Spinal Cord Injury

RSS
Modified on 2009/10/14 21:44 by admin
A spinal cord injury typically involves trauma to the bundle of nerves that runs from the base of the brain, through the spinal column and down the back. The spinal column or "backbone" is made up of several vertebrae that protect the fragile spinal cord.

Because different parts of this bundle control different bodily functions, a spinal cord injury can produce a wide range of consequences.

For instance, the nerves running along the part of the cord closest to the front of your body control muscles and your ability to move, while the nerves toward your back control your sense of touch and allow you to perceive temperature.

If you suffer from a broken back or dislocated vertebrae, and they fail to adequately protect your spinal cord, you may suffer from a spinal cord injury.

For instance, in an automobile accident your spinal cord may be compressed or even severed, resulting in varying degrees of disability or paralysis. The location of the spinal cord injury in reference to the vertebral column determines the severity of your disability.

The spinal column consists of four sections, the Cervical, Thoracic, Lumbar, and Sacral. These run from top to bottom respectively. Generally speaking, the higher it occurs along the spinal column, the more severe the consequences of a spinal cord injury.

For example, a spinal cord injury in either the Cervical or Thoracic regions usually results in some form of paralysis, while a spinal cord injury in the lower portions of the Lumbar or Sacral regions may cause numbness and / or loss of bowel / bladder control.

Science is making rapid advances in spinal cord injury research. While there is currently no cure for many of the effects of spinal cord injuries, researchers are developing techniques that they hope will allow damaged spinal cord nerves to regenerate and heal and reduce the incidence of death in patients with spinal cord injuries.

By far the preeminent goal of first responders in the case of a spinal cord injury is that of preventing further damage.

If you or a loved one has recently suffered a spinal cord injury as the result of another's negligence or intentional actions, it may be in your best interests to contact a Spinal Cord Injury Attorney who can help you recover compensation that is legally and rightfully yours. Please keep in mind that there may be time limits within which you must commence a lawsuit.

Spinal Cord Injury Lawyers associated with InjuryBoard.com will evaluate your case free of charge. In addition, you will not pay any fees or costs unless your attorney recovers compensation in your behalf. Please click on the free Ask An Attorney button to take advantage of this valuable legal service. Your information will be held in strict confidentiality.

See Also

  1. Head, Spinal Cord, Brain & Nerve Disorders: Overview
  2. Paralysis: Overview
  3. Whiplash: Overview
  4. 15-Passenger Vans: Overview
  5. 2000 Lincoln LS Back Seat Latch
  6. Accelerator
  7. Air Rage: Overview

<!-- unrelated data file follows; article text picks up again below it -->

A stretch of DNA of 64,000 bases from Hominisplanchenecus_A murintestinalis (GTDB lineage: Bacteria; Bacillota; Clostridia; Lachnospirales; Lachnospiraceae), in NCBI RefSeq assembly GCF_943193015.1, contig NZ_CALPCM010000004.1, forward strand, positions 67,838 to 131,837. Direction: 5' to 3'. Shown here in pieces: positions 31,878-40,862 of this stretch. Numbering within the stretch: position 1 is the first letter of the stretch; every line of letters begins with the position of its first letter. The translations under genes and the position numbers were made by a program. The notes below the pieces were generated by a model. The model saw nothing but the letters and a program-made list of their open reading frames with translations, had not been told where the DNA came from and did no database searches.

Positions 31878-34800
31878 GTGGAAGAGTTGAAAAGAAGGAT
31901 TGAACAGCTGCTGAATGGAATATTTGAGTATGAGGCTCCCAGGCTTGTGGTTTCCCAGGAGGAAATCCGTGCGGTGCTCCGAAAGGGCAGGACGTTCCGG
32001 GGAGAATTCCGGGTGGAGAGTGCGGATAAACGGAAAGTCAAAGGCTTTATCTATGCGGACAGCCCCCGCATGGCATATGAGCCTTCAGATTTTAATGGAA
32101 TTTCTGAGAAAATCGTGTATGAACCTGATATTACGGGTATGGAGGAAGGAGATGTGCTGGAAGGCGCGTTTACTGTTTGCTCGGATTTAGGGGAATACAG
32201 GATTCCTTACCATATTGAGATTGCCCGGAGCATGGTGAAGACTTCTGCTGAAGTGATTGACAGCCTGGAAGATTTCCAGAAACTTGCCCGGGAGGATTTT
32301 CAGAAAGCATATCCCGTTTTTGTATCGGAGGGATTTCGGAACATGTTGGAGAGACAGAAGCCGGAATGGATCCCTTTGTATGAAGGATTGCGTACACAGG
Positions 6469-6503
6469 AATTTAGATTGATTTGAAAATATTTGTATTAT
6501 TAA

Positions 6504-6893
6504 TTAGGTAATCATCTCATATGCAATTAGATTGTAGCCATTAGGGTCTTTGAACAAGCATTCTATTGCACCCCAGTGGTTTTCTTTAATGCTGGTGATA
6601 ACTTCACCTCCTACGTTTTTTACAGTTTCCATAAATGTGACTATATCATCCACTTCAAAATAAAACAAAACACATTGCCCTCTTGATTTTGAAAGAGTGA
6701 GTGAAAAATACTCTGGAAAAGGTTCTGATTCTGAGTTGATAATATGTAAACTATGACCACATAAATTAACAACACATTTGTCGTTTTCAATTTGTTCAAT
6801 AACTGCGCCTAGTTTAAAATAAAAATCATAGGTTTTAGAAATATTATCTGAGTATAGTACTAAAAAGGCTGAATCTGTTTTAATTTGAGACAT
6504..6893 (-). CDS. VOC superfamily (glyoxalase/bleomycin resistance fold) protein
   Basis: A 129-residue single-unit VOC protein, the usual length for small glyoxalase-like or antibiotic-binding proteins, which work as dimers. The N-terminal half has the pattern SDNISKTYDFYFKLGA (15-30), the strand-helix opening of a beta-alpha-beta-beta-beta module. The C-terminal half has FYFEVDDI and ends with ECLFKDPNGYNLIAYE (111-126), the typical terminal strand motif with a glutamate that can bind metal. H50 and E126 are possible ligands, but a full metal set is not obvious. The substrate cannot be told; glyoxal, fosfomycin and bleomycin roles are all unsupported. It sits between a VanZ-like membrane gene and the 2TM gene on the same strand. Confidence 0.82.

8. All Terrain Vehicles (ATVs)
  9. Baby Cribs, Car Seats & Carriers
  10. Boats, Personal Watercraft & Jet Skis
  11. Brakes
  12. Bridgestone/Firestone Steeltex Tires
  13. Bronco II
  14. Car and SUV Roof Integrity
  15. Crane Accidents
  16. Cruise Ship & Ferry Accidents
  17. Dangerous Rides & Attractions
  18. Dangerous Decorations: Overview
  19. Deer Tree Stands
  20. Diving Accidents: Overview
  21. Epidural Anesthesia
  22. Firestone Tires: Overview
  23. Ford Explorer
  24. Ford F-150: Overview
  25. Ford SUVs & Pickup Trucks - Door Latches
  26. Forklift Accidents
  27. Front-to-Rear Collision
  28. Front-to-Side Collision
  29. Gas & Oil Pipeline Accidents
  30. Gun Violence: Overview
  31. Head-On Collision With Another Vehicle
  32. Head-On With Object
  33. Home Depot & Falling Merchandise
  34. Inmate Abuse: Overview
  35. Ladders
  36. Lowe's Home Improvement Warehouse & Falling Merchandise
  37. Migrant Workers: Overview
  38. Mining & Oil Field Accidents
  39. Motorcycles
  40. Moving Solutions Patient Lifts
  41. Parasailing: Overview
  42. Plane Crashes, Accidents & Near Misses
  43. Playground Accidents: Overview
  44. Police Misconduct: Overview
  45. Pool Accidents
  46. Rear-Center-Seat Lap Belts
  47. Reclining Seats
  48. Road Design & Maintenance
  49. Rollover
  50. Scaffolding Accidents
  51. School Buses & Commercial Lines
  52. Seat Belts
  53. Seat Design
  54. Side Impact Collision
  55. Ski Resort Liability: Overview
  56. Snowboards: Overview
  57. Snowmobiles: Overview
  58. Superstore Liability & Falling Merchandise
  59. Swimming Pool Drains
  60. Dangerous Folding Tables: Overview
  61. Televisions: Overview
  62. Tractor Trailer Accident Lawyer
  63. Tractor-Trailer Underride Accidents
  64. Train Accidents
  65. Trampolines
  66. Vehicle Design / Crashworthiness
  67. Violent Children & Teenagers: Overview
  68. Wal-Mart & Falling Merchandise
  69. Water Parks & Slides: Overview
  70. Workplace Violence
  71. Spinal Cord Injury: Frequently Asked Questions
  Name Size